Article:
U.S. administration imposes limited new sanctions against Iran

On February 3, 2017, the U.S. Treasury Department’s Office of Foreign Assets Control (“OFAC”) added a number individuals and entities to its Specially Designated Nationals ("SDNs") list of blocked persons. OFAC stated that such actions were taken in response to Iran's development of a ballistic missile program.

The newly sanctioned persons include several Iranian officials, as well as persons and entities based in the United Arab Emirates, Lebanon and China, presumably in connection with their alleged assistance or support for Iran's ballistic missile program. Several persons allegedly linked to the Islamic Revolutionary Guard Corps ("IRGC") were also sanctioned.

As a result of such sanctions, U.S. persons are prohibited from engaging in virtually all transactions with the sanctioned persons and are obligated to block any assets of such sanctioned persons.

Notably, despite earlier statements made by the White House that Iran has violated the Joint Comprehensive Plan of Action ("JCPOA"), the new sanctions were imposed outside of the framework of the JCPOA, suggesting that the new administration may proceed incrementally in seeking to adjust U.S. policy with respect to Iran. The move nevertheless suggests a degree of sanctions risk for non-U.S. companies that have entered into or are planning to enter into Iran in reliance on the JCPOA's sanctions relief, calling for appropriate due diligence and termination rights in the case that their counterparties become designated as SDNs. In addition, parties who supply goods and services to Iran should ensure that, in addition to counterparty screening, the end use of such goods or services will not implicate any terrorism, proliferation or human rights concerns, as the U.S. authorities retain broad authority to impose sanctions based on transactions that "materially support" such activities notwithstanding the JCPOA.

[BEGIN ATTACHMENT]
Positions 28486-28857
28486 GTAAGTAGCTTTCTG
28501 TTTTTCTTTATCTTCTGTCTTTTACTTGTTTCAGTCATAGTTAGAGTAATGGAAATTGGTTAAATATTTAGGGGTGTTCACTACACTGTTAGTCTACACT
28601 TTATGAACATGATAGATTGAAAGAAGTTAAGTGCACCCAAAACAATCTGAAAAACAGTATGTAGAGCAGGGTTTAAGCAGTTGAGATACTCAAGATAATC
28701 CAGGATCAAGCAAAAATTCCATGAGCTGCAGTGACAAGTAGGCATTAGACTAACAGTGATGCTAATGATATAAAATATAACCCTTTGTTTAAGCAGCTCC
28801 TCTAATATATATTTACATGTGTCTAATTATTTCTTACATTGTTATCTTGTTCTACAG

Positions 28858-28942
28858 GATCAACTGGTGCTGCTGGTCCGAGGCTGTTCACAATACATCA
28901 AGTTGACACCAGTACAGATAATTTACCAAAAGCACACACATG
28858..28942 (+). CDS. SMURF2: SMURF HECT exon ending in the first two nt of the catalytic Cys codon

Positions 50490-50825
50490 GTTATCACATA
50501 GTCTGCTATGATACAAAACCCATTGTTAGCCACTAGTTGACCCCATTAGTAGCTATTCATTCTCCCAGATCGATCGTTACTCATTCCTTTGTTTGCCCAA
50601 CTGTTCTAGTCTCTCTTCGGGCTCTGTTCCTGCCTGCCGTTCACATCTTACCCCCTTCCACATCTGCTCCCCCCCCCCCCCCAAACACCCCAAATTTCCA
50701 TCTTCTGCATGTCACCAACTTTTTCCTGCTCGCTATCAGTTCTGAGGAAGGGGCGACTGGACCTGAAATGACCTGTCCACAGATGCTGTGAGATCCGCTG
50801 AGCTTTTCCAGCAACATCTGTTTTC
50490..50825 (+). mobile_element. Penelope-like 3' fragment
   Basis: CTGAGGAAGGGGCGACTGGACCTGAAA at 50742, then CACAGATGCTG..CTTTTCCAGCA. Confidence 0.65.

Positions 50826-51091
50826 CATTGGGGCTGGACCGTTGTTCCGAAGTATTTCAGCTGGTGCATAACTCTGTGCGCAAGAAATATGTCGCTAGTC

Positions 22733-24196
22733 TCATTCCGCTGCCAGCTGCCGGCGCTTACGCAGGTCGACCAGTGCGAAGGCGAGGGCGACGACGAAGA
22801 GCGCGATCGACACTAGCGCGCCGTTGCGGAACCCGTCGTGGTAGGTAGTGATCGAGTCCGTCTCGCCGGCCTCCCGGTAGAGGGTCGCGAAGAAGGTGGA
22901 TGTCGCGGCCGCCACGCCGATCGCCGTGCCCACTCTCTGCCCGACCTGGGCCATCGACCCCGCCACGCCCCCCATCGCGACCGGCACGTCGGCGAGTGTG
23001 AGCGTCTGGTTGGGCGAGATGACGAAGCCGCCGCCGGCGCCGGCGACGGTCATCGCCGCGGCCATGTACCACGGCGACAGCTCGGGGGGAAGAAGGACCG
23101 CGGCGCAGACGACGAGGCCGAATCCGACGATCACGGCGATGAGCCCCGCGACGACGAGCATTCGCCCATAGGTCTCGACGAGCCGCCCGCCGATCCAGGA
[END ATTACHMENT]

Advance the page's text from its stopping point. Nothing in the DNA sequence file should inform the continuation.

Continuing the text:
The trajectory of the new Administration's approach to implementation of the JCPOA remains to be seen, and Herbert Smith Freehills' New York office continues to closely monitor developments in this area.

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